Patrick: I am German-American. I was born in Bremen, Germany, lived there until I was about 4 ½ , grew up speaking German and English at the same time, and I am still fluent in German today. My family was in the horse-trading industry in the 70’s, buying horses from a ranch in between Big Sandy and Gilmer, TX, about 1,000 acres total. We eventually bought the ranch and that is where I grew up. It was a boy’s paradise, romping around the land without a care in the world. I went to school from K-12 at Big Sandy ISD, then the family sold the ranch in 2001 and I subsequently moved to Tyler. I attended TJC and eventually graduated from UT Tyler with a Communication/Marketing degree.
I met my wife at TJC and we started dating in 2003. We got married in 2005 and now have four children, Zoe 11, Ava 9, Maximus 7, and Gabriella 8 months.
We own Moss – ”Where Flowers are Fair.” We started the business in 2012 in hopes to bring conscious consumerism to East Texas. “Where Flowers are Fair” is a reference to Fair Trade. Less than 3% of flowers imported into the U.S. are fairly traded, so my wife works extra hard to source her flowers ethically from either local growers or growers who are fair trade or ethically sourced. A portion of purchases at her store goes directly to help support For the Silent, an anti-human trafficking organization right here in Tyler, TX.
We are passionate about using our gifts and talents to leave this world a better place than we found it, making as many friends as we can along the way. I turn 37 this October, but I’ve lived a lot of life and feel I have a lot of stories to tell. I try to unleash 110% of my passion in the songs I sing and how I perform on stage. I hope it leaves people wondering what will be next.
Johnny: When and how did you first get interested in music?
Patrick: I’ve been singing since I was 3 years old. My Dad was a huge Neil Diamond fan. We used to have this VHS tape of me in my Huggies, with my Dad’s sunglasses on holding a TV remote as a microphone singing, “Coming to America”. Music has always been my peace and my escape. I often joke and say, “It’s cheaper than therapy” which I believe is true.
Johnny: Did you have any early mentors that really pushed you or inspired you to stay with it?
Patrick: Yes, my elementary music teacher, Mrs. Eckeberger, was always so encouraging, I sang in the school show choir – yes, you heard that correctly. We went to show choir competitions. I won Best Male Vocalist in our choir. She always pushed me to be a better singer and encouraged me along the way.
In high school I had a youth director tell me my talent had no bounds and that I was going to do something big with music one day. That stuck with me and made me all the more passionate about pursuing music.
Johnny: When did you really start thinking about music being more than a hobby?
Patrick: Always. Seriously, music has never been a “hobby” for me; I’ve always taken it seriously, but with passion and a desire to have fun every single time I play.
Johnny: What have been some of the challenges you’ve experienced trying to realize music as a livelihood?
Patrick: Finding my voice and sound. It is easy to emulate others, and I do that from time to time with covers and it’s fun, but I always try to put my “twist” or interpretation on the song. But I think a lot of musicians, myself included, needed to be told early on: Be yourself, there is only one of you, sing with your voice, play your style, embrace it.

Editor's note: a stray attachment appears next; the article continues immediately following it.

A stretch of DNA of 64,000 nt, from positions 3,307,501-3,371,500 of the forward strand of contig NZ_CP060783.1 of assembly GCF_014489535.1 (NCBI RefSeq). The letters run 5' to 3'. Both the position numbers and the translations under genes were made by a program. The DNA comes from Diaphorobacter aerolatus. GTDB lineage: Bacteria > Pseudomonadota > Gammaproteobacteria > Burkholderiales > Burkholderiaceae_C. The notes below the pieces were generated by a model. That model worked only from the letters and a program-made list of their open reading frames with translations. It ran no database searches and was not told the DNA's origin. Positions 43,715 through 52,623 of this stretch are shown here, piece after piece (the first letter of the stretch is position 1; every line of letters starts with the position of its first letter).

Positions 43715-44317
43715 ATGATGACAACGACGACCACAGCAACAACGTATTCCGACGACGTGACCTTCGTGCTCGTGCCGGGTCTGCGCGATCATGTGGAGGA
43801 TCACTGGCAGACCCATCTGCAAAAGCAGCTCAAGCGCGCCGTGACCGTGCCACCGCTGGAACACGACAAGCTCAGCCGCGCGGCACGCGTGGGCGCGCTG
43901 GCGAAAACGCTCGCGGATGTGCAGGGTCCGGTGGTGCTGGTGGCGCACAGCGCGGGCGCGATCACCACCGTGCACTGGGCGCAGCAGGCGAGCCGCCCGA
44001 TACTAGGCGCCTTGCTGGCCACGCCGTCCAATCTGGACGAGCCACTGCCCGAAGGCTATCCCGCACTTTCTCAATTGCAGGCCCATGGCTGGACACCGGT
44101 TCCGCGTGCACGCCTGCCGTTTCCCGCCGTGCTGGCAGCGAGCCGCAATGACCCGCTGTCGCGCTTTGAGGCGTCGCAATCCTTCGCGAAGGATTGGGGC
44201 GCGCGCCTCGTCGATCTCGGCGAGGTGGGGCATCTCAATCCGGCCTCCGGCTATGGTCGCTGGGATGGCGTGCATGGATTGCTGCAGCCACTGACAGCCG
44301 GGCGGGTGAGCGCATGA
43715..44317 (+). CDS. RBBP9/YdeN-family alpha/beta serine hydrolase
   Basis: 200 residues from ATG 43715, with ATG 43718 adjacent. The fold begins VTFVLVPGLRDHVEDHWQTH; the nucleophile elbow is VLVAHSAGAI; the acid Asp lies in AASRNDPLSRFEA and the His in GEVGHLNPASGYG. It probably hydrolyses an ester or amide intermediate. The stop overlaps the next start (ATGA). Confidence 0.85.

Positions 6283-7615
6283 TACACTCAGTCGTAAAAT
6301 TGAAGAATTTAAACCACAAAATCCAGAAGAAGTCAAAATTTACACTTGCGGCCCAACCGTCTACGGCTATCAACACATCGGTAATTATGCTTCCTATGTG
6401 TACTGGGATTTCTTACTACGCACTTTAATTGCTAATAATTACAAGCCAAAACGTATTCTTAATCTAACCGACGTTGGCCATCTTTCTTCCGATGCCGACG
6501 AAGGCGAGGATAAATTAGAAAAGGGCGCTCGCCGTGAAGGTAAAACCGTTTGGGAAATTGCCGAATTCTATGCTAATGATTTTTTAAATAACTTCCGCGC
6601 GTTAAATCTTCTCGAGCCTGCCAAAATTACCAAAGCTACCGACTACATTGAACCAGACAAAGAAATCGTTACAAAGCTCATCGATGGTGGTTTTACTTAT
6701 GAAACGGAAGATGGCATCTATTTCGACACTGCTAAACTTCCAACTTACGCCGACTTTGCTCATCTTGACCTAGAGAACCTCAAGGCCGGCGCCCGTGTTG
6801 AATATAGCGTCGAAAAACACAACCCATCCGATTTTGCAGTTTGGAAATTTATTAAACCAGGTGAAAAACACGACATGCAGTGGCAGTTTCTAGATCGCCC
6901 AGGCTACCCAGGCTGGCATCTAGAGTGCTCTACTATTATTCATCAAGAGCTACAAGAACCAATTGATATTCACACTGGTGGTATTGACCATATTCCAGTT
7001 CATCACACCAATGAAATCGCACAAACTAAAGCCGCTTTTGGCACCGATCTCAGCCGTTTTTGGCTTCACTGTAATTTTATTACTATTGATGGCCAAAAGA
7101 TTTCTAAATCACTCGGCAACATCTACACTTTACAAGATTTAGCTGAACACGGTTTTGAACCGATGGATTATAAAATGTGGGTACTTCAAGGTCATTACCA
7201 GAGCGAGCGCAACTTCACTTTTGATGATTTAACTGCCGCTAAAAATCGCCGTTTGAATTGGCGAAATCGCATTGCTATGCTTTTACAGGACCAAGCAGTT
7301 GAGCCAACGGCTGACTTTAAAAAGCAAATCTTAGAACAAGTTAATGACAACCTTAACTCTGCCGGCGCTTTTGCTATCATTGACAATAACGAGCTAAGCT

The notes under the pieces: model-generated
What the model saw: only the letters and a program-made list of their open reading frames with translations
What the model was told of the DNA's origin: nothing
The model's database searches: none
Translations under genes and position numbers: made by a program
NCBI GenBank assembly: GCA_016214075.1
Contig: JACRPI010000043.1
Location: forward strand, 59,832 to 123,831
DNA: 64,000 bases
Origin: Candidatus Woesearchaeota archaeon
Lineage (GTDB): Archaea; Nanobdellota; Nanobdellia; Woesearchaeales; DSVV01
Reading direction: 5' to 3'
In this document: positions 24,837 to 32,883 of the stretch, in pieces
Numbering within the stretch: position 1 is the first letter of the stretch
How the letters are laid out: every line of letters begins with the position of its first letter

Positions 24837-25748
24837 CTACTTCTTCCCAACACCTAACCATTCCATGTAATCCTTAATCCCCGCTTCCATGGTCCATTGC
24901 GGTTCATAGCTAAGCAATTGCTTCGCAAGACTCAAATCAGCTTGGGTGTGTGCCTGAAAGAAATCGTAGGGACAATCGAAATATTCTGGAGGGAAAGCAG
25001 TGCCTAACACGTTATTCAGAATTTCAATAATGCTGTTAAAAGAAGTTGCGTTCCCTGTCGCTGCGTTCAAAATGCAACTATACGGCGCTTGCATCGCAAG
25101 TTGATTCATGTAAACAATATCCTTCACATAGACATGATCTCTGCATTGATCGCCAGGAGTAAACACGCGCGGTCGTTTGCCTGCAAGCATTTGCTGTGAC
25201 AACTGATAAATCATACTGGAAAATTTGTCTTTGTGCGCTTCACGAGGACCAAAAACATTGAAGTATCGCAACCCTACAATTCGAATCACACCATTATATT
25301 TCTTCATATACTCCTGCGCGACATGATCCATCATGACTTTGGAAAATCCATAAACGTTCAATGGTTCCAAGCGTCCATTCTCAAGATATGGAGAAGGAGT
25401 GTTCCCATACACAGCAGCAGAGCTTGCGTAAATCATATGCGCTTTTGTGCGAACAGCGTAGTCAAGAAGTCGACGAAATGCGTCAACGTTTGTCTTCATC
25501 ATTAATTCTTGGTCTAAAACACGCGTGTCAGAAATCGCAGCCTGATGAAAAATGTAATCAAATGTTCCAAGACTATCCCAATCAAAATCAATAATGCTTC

Johnny: Who were your early influences, musically?
Patrick: Dave Matthews Band, Tom Petty, Bruce Springsteen, Nick Drake, Black Crowes, 90s grunge rock.
Johnny: How would you describe your music?
Patrick: You get what you see/hear. I like to sing every note as if it were my last. There is a lot of sweat, awkward dancing (by me) but a full-throttle sound. We are folk-rock/Americana, but we like to surprise you with other influences too.
Johnny: How much of the music you perform is original versus cover songs?
Patrick: I’d say it varies, depending on how long the set is, but can vary between half original and half cover to ¾ cover and ¼ original, just depends on the gig and if its a solo or full-band gig.
Johnny: I like to ask all the musicians I interview what their most memorable gig has been so far, so what’s yours?
Patrick: I’d say last fall – It was raining cats and dogs, nothing we could do about it, we were playing at True Vine, a full band show, we had an amazing rehearsal and were ready to bring it, and then the rain came. First thought was well, we play the same for 5 or 500 … 500 didn’t show, but we had around 200 + folks show up in the rain, singing along to the covers and soaking in the originals – it was a lively crowd. I always love the unexpected goodness that happens from time to time.
Johnny: What’s the farthest you’ve traveled to play a show so far?
Patrick: Wisconsin. Granted at the time I was living there, but for a Texas boy, it was a different crowd.
Johnny: Are you just primarily a solo act, or do you ever collaborate with other musicians?
Patrick: Primarily full band, drums, guitar, violin, bassist, lead player. Would love to add some keys to the band eventually.
Johnny: East Texas is known for having an embarrassment of riches when it comes to musicians. What do you feel makes this area just a little different from everywhere else?
Patrick: I think East Texas truly has a mentality of, “we can do anything.” Not in some narcissistic way, but we will try and if at first, we don’t succeed we will try again. We are resilient. Most ETX folk are kind-hearted and will give you the shirt off their back. I think we have a lot of stories to tell and it comes out in music.
Johnny: What’s on the immediate horizon musically for you?
Patrick: I’m looking to produce a 6 song EP. We’ve got the single “Breathe Easy” which is a song I recently wrote about watching my Dad fight, and eventually lose, a battle with cancer – he passed in January – and the birth of my daughter, who was born December 3. It talks about the chaos of life, the ebbs, and flows of goodness and bitterness, and the fact that we can all “Breathe Easy” and not take ourselves so seriously. Kindness is free, and if we live in it, it’s easy to give to others.
Follow Patrick at facebook.com/plissnermusic.